Marino survived and continued his activities in Bogot, the capital, under continuous threats to his life during the last few years because of his increasingly prominent national and international leadership roles. During this time, Mr. Córdoba worked as Special Assistant in the Office of Congresswoman Zulia Mena. He founded and became the first President of the National Association of Displaced Afro-Colombians (AFRODES) and the Bogotá District Council of Black Organizations. He traveled extensively as the representative of the displaced communities, receiving many peace awards and invitations to speaking tours in various countries of Latin America, the United States, and South Africa. In 2001, he ran as a candidate to the City Council of Bogotá, representing the interests of the hundreds of thousands of displaced persons, of all colors, who have in recent years swelled the population of the marginal neighborhoods of the capital.

He was wounded in the leg two years ago, one of the many attempts against him. In November 2001 the Human Rights Commission of the Organization of American States requested that the Colombian Government provide the necessary conditions and preventative mechanisms to guarantee Mr. Cordoba’s and his family’s life and livelihood, though the request was really never heeded. He was finally forced to abandon the country in January 2002, fleeing from yet another planned assassination attempt, has received asylum in the United States, where he works and travels to denounce the deplorable situation for human and civil rights in his homeland, and in particular, to garner support for the cause of Afro-Colombian communities besieged by the violence of war.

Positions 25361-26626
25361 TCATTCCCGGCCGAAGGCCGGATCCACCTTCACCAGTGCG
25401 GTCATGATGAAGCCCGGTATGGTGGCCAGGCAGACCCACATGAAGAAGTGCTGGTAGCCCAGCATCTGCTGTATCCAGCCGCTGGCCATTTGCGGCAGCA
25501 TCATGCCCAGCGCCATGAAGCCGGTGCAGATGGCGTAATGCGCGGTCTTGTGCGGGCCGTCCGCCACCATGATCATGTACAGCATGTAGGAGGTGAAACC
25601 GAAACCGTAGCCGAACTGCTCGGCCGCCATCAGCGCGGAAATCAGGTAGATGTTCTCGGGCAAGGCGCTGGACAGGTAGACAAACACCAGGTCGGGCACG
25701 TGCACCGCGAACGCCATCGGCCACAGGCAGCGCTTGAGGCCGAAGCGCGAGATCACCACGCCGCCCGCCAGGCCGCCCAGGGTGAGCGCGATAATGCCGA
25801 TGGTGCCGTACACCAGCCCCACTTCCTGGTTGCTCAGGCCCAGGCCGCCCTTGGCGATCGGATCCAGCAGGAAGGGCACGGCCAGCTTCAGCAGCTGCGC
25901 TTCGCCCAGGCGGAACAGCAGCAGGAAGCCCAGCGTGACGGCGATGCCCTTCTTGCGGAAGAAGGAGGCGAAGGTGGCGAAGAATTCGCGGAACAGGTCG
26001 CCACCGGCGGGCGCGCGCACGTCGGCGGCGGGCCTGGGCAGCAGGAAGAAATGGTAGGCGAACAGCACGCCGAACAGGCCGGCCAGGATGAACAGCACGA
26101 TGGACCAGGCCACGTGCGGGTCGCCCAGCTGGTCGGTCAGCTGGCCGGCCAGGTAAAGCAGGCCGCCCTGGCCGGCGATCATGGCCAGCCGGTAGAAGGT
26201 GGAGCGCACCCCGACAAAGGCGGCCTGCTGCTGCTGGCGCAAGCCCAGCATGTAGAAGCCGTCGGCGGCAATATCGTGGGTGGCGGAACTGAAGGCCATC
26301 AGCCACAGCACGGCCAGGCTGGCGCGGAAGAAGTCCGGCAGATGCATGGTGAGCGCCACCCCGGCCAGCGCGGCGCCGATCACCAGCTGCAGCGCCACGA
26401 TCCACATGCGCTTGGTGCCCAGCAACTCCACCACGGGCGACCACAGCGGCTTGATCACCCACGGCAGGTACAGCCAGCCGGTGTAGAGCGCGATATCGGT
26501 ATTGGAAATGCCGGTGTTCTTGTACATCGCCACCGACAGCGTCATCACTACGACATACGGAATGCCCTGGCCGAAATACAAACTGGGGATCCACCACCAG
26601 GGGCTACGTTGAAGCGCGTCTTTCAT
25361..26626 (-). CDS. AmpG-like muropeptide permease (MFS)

February 28, 2017 @ 6:30 PM

Tim Wise, whom scholar and philosopher Cornel West calls, “A vanilla brother in the tradition of (abolitionist) John Brown,” is among the nation’s most prominent antiracist essayists and educators. He has spent the past 20 years speaking to audiences in all 50 states, on over 1000 college and high school campuses, at hundreds of professional and academic conferences, and to community groups across the nation. He has also lectured internationally, in Canada and Bermuda, and has trained corporate, government, law enforcement and medical industry professionals on methods for dismantling racism in their institutions.

Wise’s antiracism work traces back to his days as a college activist in the 1980s, fighting for divestment from (and economic sanctions against) apartheid South Africa. After graduation, he threw himself into social justice efforts full-time, as a Youth Coordinator and Associate Director of the Louisiana Coalition Against Racism and Nazism: the largest of the many groups organized in the early 1990s to defeat the political candidacies of white supremacist and former Ku Klux Klan leader David Duke. From there, he became a community organizer in New Orleans’ public housing, and a policy analyst for a children’s advocacy group focused on combatting poverty and economic inequity. He has served as an adjunct professor at the Smith College School of Social Work, in Northampton, MA., and from 1999-2003 was an advisor to the Fisk University Race Relations Institute in Nashville, TN.